Beef Rendang


I had the best beef rendang I have ever tasted in New York about 10 years ago. I don’t know if it was authentic but it was incredible. The beef was fall-apart-amazing, the sauce was thick, almost dry but so fruity, spicy and deep. And – they served it with a few slices of cucumber.

You need a bit of time for this dish and you need to watch it. The sauce needs to thicken and coat the meat. That’s the important thing to nail with this dish.

This is how I tried to recreate it.

What you’ll need to feed 4

  • 750g steak suitable for slow cooking – shoulder or shin

For the curry paste:

  • 1 onion (I used red onion)
  • 1 tablespoon of peeled and chopped fresh ginger
  • 1 tablespoon of peeled and chopped fresh galangal
  • 1 bulb of garlic (not 1 clove – 1 whole bulb… get it in)
  • 3 sticks of lemon grass, outer skin removed
  • 1 tablespoon tamarind paste
  • 1 teaspoon tumeric
  • 2 tablespoons vegetable oil

And then

  • 2 star anise
  • 1 stick cinnamon
  • 3 kaffir lime leaves
  • 1 lime
  • 1 teaspoon cardamom pods
  • 1 can coconut milk

Roughly chop and mix the paste ingredients in a food processor or use a handheld. Give it time – if you’re having trouble getting the ingredients to “catch”, add a little more oil or even a spoonful of water or 2. Make sure the paste is well mixed.

Heat some oil in a large, thick-bottomed pan and fry the paste for a few minutes. At his point it might be quite a bright orange/yellow colour – this will darken with cooking.

Add the star anise, cinnamon and cardomom – fry a little longer.

Add the beef and coat in the paste allowing it to colour a little.

Add the coconut milk and the lime leaves. A twist of salt to help it on its way.

The meat will really need 2 1/2 to 3 hours to cook so I cooked it covered for the first half an hour just to get things moving. Some recipes I’ve read say to cook uncovered for the whole cooking but then I don’t think they cook the meat for long enough to achieve the fall-apart texture I love.

So – cook covered for 30 minutes on a heat enough for a slight bubble but nothing too extreme.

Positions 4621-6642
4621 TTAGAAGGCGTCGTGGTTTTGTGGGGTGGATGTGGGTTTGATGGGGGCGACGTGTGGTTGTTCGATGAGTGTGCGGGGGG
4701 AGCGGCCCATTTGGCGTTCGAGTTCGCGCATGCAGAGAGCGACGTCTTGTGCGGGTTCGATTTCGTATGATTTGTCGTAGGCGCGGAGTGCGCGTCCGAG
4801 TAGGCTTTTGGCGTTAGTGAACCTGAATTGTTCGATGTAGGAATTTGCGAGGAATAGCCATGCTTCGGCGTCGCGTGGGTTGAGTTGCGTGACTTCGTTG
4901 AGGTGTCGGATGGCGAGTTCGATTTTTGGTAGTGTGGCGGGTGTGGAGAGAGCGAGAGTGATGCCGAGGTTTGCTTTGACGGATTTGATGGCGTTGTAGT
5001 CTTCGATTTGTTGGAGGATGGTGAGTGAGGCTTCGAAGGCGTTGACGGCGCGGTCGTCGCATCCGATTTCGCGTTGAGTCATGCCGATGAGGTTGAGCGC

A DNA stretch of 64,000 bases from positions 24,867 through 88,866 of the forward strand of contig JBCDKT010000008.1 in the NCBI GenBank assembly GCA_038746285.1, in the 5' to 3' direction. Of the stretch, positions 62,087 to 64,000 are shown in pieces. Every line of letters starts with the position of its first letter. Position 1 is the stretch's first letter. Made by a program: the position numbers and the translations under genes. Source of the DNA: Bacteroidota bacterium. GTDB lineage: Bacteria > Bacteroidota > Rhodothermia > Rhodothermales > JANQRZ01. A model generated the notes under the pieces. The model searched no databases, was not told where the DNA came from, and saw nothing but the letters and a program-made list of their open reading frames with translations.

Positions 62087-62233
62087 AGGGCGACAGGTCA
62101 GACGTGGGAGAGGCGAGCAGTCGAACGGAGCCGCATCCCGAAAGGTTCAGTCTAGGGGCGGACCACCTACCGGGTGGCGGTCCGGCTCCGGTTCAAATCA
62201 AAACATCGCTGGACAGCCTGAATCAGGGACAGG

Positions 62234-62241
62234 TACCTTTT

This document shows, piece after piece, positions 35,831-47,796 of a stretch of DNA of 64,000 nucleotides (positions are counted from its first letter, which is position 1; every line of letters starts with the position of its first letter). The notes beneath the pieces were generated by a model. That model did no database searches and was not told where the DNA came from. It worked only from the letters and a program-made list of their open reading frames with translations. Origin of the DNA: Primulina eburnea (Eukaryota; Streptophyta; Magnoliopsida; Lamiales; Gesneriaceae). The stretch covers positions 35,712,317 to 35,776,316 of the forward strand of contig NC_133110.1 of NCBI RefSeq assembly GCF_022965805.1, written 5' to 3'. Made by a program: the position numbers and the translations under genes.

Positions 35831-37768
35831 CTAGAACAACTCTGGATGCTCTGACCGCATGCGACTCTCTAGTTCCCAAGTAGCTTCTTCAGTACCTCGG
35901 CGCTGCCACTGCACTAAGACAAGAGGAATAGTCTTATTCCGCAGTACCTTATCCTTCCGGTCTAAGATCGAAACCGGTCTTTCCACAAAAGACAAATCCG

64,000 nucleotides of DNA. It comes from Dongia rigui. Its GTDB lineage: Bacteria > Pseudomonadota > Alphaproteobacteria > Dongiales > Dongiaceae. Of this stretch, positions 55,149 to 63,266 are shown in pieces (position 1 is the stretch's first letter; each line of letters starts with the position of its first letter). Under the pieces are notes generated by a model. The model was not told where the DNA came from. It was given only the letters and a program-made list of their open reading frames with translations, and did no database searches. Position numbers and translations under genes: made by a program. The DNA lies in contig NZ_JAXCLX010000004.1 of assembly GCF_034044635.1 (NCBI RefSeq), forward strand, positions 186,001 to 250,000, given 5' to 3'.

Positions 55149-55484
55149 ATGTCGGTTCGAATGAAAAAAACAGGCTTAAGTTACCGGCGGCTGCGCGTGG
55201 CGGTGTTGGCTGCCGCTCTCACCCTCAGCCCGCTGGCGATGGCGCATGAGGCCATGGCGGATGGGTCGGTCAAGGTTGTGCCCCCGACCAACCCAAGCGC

Uncover and cook for a couple of hours longer.

You’ll need to keep an eye on it. Give it a stir every so often – scrape those dark bits from the side of the pan into the sauce. You’re looking to achieve a thick, dark sauce that coats the meat – almost dry.

Once you’re happy with the meat and the sauce, take it off the heat and let it sit for few minutes. Now you can add a squeeze of lime and grate the zest of that lime into the curry as well.

Serve it with a few thickly sliced pieces of cucumber (if you want it exactly as I had it).

I think this could be my favourite curry. I love Thai food and I love Indian food but this really does it for me – it has the fragrance of Thai food but has the deeper flavours of Indian food and even mixes in the fruity flavours of southern Indian food.

Keep the rice simple with this dish. I really don’t think you want the rice overly flavoured – the sauce and the beef are the stars here.


  • Reply July 12, 2012

    Jill A.

    Delicious… have you tried this in a slow cooker?

  • Reply July 12, 2012

    John L

    Thanks – cooking meat like shin in the slow cooker is great and curries work well also but this dish needs to reduce to a thick, dry-ish paste so I think you really need to cook it on the hob, uncovered for most of the cooking.

  • Reply July 21, 2012


    Looks lovely. I became completely obsessed with rendang last year, to the point where I was ordering Indonesian ingredients off an American website to match recipes I’d translated from Indonesian blogs. Best one I managed was with beef skirt rather than my usual beef shin, really must make it again. The photography on your blog is outstanding btw.

    • Reply July 21, 2012

      John L

      Thanks – glad you like the site. Yes – when you cook it you wonder why you don’t cook it all the time. It’s the way the sauce thickens at the end and you end up with a beautiful rich paste but still with the spice and fruity fragrance tones. It’s an incredible dish..

      Hmm.. may have to cook it again this week.

      • Reply July 21, 2012

        John L

        Hey, Stef – just realised you run the website I was looking at last night – there’s some good stuff on your site, good work.

        Funny I was only reading it last night – small world and all that.

        • Reply July 22, 2012


          Yeah, that’s how I found you, saw you’d come from Hank Shaw’s site and got the link from there. It’s great the little discoveries you can make online!

  • Reply August 10, 2012


    I love eating Malaysian food and this has to be the best-looking rendang I’ve seen! The colour and texture of the curry looks perfect, so I’m eager to try it (whether it’s authentic or not!). Kudos to you for re-creating a restaurant dish and sharing it here with us.

    • Reply August 10, 2012

      John L

      Cheers.. It’s one of those dishes that, each time you cook, you’ll do slightly differently trying new things out.

      I cooked it again last week but made loads so we had it the day after as well. It’s even better left a day or so and then re-heated. In fact, if you do have the time, I’d always recommend making it the day before and letting it sit there to mature and allow the beef to really take on all the flavour.

  • Reply August 11, 2012


    What a great ‘selling’ point~~ make ahead and savour :D I love learning little tips like this!

  • Reply August 12, 2012

    Rendang Connection

    Nice blog!

    Rendang is one of the most popular dishes from Padang, West Sumatra. Padang is known by their delicious meals made from coconut milk. You can make it spicy or mild, depend how you like it. :)

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